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“Censored Voices” — Anti-Israel, or Anti-War?

Ralph Seliger
November 17, 2015

by Ralph Seliger

Discussed in this essay: Censored Voices, a film by Mor Loushy. Dogwoof Global, 2015, 84 minutes. Released January, 2015 in Israel; opening November 20th in the U.S.

89622FOR ANYONE who cares about Israel, this is a very hard film to watch. About a week after the Six-Day War in June 1967, Avraham Shapira started recording interviews with kibbutzniks who had just returned from serving in the Israel Defense Forces. The English-language version of the book that result was titled, The Seventh Day: Soldiers Talk about the Six-Day War. But 70 percent of his recordings were censored by the IDF.

Except for some onscreen notes, mostly at the start and end of the film, there is no narration. The action, such as it is, consists of these war veterans as old men, listening to their voices as recorded forty-eight years earlier. The most prominent is the writer and peace activist Amos Oz, who appears in the opening scene (pictured above) and reappears periodically as one of more than a half-dozen filmed individually, and repeatedly, listening to the tapes. The content of what they say is matched by vintage newsreel footage, including the on-scene reporting of an ABC television news correspondent.

The film’s view of the war’s origin is not anti-Israel. It depicts the encircling alliance of Arab armies — Egyptian, Syrian, Jordanian, Iraqi — and the blood-chilling scenes of government-incited Egyptian mobs crying out for war, alongside masses of Arab soldiers marching through the streets. But very soon after the war begins, the Arab armies are in disarray and utterly defeated.

What becomes hard to absorb is the veterans’ post-war recollections that they killed or witnessed unnecessary killings of unarmed prisoners, or were ordered to kill young people dressed as civilians but assumed to be soldiers, or to kill enemy stragglers caught with their weapons. The accompanying footage depicted masses of helpless Arab soldiers and cowed civilians under Israeli control. Some Palestinians in the West Bank were shown being forcibly removed from their homes.

THE ISRAELI VETERANS REACT to the scenes, depending on who they are, with a mix of dismay, disgust, acquiescence, and nonchalance. This contrasts with the newsreel scenes of triumph, soldiers celebrating their victory, and overjoyed civilians greeting their returning troops.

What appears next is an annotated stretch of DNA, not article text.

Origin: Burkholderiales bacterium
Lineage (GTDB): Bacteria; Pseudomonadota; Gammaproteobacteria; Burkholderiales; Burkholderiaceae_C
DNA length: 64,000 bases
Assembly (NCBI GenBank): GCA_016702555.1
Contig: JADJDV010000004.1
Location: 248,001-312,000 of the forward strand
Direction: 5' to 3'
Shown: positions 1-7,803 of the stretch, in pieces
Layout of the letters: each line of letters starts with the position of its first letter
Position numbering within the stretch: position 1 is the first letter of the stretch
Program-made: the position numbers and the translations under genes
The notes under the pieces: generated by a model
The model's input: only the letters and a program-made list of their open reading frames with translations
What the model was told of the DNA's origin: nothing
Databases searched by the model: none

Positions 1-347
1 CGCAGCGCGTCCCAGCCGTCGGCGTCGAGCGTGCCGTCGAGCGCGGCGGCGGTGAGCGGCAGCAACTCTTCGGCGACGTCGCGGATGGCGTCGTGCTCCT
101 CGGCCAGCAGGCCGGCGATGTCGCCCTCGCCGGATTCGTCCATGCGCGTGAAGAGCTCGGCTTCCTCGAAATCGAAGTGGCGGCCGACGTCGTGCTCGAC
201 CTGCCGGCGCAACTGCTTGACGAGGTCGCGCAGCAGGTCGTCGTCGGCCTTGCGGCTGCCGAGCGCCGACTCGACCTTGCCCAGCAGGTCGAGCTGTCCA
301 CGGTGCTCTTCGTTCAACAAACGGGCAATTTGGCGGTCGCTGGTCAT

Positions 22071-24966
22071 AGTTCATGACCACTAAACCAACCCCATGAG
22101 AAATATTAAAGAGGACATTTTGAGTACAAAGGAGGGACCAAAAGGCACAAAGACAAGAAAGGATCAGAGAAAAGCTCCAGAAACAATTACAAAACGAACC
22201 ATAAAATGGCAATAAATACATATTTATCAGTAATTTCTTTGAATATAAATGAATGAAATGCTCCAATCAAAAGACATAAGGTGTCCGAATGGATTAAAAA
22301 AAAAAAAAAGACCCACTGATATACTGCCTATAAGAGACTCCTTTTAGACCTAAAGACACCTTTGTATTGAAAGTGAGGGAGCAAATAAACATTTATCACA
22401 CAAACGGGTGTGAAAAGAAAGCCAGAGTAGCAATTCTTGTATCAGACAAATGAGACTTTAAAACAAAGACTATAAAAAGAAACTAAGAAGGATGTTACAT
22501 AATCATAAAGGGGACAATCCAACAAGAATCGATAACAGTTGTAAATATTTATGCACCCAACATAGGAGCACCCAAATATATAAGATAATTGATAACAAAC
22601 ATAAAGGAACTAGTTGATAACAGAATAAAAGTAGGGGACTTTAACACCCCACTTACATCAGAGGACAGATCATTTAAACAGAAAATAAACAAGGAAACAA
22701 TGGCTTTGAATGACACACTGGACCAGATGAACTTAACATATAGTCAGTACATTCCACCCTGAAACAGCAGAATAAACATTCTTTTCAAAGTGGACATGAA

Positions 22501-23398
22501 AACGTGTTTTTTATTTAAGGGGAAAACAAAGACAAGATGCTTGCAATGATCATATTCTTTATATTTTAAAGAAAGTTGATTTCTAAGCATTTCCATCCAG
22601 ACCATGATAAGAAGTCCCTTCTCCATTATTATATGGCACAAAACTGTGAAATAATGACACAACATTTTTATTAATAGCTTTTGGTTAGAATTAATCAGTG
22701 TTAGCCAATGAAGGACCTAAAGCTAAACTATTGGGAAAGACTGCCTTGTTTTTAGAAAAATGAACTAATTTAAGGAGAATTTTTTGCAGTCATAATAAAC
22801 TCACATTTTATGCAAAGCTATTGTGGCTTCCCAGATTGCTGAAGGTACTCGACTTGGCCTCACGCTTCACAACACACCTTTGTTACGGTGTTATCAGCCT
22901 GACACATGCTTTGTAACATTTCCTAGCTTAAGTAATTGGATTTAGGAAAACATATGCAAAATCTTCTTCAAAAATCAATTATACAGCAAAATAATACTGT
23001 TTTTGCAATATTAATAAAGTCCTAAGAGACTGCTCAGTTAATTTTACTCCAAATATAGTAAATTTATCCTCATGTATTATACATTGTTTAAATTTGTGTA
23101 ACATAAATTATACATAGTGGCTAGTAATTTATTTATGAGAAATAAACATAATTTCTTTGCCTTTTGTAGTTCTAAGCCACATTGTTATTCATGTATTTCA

I recall experiencing a similar sense of jubilation as a teenager at the time, along with most Jews around the world, as I witnessed these events on television from New York. The sense of deliverance was palpable, but less so for these kibbutzniks. However, one has to consider that this was an unrepresentative sample of Israelis: Kibbutzniks were Israel’s elite, conditioned to serve their country, but also educated to consider higher ethical and social ideals.

One may legitimately ask: Why is this being disclosed now, after so many years, and at a time when Israel seemingly faces an avalanche of harsh moral scrutiny? Actually, it’s precisely the passage of time that matters here. It’s because we are now past the 48th anniversary of these events, which not only constituted a huge and justified Israeli victory over a hostile coalition that sought to end that country’s existence, but also began nearly a half century of the Jewish state’s dominance and occupation over another people, which threatens Israel in other ways. If not for the fact that the 1967 war was an important milestone for a conflict that continues, this film would be merely of historical interest and probably would never have been made.

At the end of the interview included in the press notes, filmmaker Mor Loushy (not yet born when the Six-Day War occurred) is asked, “How do you plan on handling people who are upset by what they hear?” She concludes:

I believe that my son, who is two-and-a-half-years-old, needs another future in Israel. I’m fighting for a different future. I’m fighting for a better future — for a future of peace and for a future of two states side by side or any other solution. I don’t want to keep being in this bloody circle. I do believe that democratic states should be transparent in our history. If this film is a part of that, then I’m proud to be a part of that. Truly, I’m not afraid.

Most Jews have placed Israel and its armed forces on a higher moral plane than others. It’s not that Israelis have been worse than most in treating vanquished enemy forces and conquered populations, but it’s not clear that they’ve been much better either. Realizing this can be disillusioning. Yet is it fair to expect much better of an embattled people, or of any nation’s soldiers in the midst, or aftermath, of battle? How often does war bring out the best in humanity?

Despite its heartrending nature, I would argue that this is not an anti-Israel film. But it is profoundly anti-war.

Ralph Seliger is a veteran editor, freelance writer, and blogger. He edited Israel Horizons from 2003 until 2011, and currently blogs for Ameinu, The Third Narrative, and Partners for Progressive Israel.